With winter underway, it’s the perfect time to spend a cosy afternoon designing your dream garden. japanese garden.
Perhaps you’ve noticed recently that your garden is looking a little lacklustre and needs a refresh, or maybe you’ve just moved in to a place where the garden needs a total overhaul. Whatever the case, getting a few ideas together now means you can get to work on the design elements over winter and have your new garden looking fabulous by the time the weather picks up again.
Japanese gardens are a unique look and are easy to implement to your space, big or small. You can choose to add a subtle oriental twist by adding a few key elements, or you can completely re-create the look and feel of a Zen garden oasis.
Japanese gardens are often admired for their structure and symbolism. Many elements of the traditional Japanese garden are therefore implemented in order to highlight the importance of appreciating and understanding nature. So what better way to start appreciating our gardens more?
If you’ve been thinking about transforming your garden in this style, here are a few ideas to get you started. I’ve outlined the key elements of Japanese garden design, and the ways you can implement them into your own garden.
Plant Style Japanese garden
A really good place to start with any garden design is with your plant choices.
You can use your chosen plants as a subtle nod towards the overall theme, in addition to creating the basis towards your structure.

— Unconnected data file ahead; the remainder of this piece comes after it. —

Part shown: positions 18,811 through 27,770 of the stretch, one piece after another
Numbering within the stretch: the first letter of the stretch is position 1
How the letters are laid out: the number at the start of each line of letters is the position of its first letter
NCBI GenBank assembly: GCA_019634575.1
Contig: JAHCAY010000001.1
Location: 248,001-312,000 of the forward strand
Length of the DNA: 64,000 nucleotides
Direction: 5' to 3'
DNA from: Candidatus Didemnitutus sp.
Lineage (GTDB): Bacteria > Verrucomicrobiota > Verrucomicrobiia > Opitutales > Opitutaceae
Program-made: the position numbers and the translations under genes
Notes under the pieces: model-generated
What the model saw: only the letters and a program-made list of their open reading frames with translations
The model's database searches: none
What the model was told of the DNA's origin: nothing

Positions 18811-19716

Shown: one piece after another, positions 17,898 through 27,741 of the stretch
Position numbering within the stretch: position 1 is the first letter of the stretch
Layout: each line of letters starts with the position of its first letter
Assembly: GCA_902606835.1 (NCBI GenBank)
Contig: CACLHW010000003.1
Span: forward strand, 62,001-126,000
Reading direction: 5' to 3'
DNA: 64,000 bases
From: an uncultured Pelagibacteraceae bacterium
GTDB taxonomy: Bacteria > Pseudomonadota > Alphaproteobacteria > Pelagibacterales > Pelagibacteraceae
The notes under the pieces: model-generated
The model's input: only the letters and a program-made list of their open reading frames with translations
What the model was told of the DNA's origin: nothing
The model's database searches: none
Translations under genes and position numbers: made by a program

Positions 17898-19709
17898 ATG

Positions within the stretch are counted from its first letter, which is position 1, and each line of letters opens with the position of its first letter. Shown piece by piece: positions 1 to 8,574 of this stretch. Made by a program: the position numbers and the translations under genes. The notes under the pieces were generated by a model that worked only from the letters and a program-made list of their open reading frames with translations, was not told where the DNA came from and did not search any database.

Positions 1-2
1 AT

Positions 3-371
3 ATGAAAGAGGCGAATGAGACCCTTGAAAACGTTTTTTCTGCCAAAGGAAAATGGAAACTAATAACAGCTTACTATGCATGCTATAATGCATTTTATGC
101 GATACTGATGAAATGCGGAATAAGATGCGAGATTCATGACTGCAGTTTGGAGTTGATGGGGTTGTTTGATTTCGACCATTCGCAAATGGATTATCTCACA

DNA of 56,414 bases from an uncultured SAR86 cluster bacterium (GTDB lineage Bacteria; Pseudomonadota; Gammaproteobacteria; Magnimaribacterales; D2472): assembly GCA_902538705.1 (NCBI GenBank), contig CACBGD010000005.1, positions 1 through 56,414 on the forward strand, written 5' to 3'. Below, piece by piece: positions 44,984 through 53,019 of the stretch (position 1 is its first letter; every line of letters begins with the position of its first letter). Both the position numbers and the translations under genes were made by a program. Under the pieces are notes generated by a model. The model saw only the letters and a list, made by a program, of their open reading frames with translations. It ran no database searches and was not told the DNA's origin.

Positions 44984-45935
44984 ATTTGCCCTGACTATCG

It goes without saying that a Japanese Maple will look great in your Japanese garden and provides summer and stunning autumn colour.
There are loads of varieties in all shapes and sizes, so you can find the perfect fit for your garden.
I really like the Acer Palmatum ‘Trompenburg’ for its interesting colour-changing foliage that starts off purple in spring and ends up a vibrant orange in autumn.
Other plants that will play a part in tying together your Japanese garden are;
- Rhododendrons: there’s loads of varieties to choose from here, I particularly like the Rhododendron Occidentale for its pretty spring flowers. Or you can try azaleas, there are short growing evergreen ones and tall growing deciduous ones to choose from.
- Bamboo: Great as an alternative to fencing. This is especially important for small or narrow gardens where the fencing is likely to play a major part in the overall look of the garden.
- Japanese Privet or Box-leaved Holly: you can be prune these into a ‘Cloud Tree’ using the Japanese method of Niwaki.
- Cherry Tree: for that iconic spring blossom!
The Symbolism of Plants:
Plants represent lifeforms and the natural world. Blossom is depicted as the fleeting nature of beauty, and new beginnings.
Choose a variety of evergreen plants and deciduous shrubs so that your garden has structure, and doesn’t look too bare overwinter. A lot of Japanese style plants are small or dwarf varieties, so you can always try and find these versions of your favourite plants to tie them in with the overall theme.
Traditional Japanese gardens are designed with the senses in mind.
In many Asian cultures, the garden is a place for meditative reflection, and so the senses should be able to relax in a state of tranquillity when entering the space.
Water is often used in a Japanese garden in order to create this peaceful state of mind.
The trickling sound of a water feature, or the calm stillness of a reflection pool are both implemented to instil feelings of relaxation and serenity.
If you have a large enough garden, a fish pond with some koi carp will be a great ornamental feature for your Japanese garden.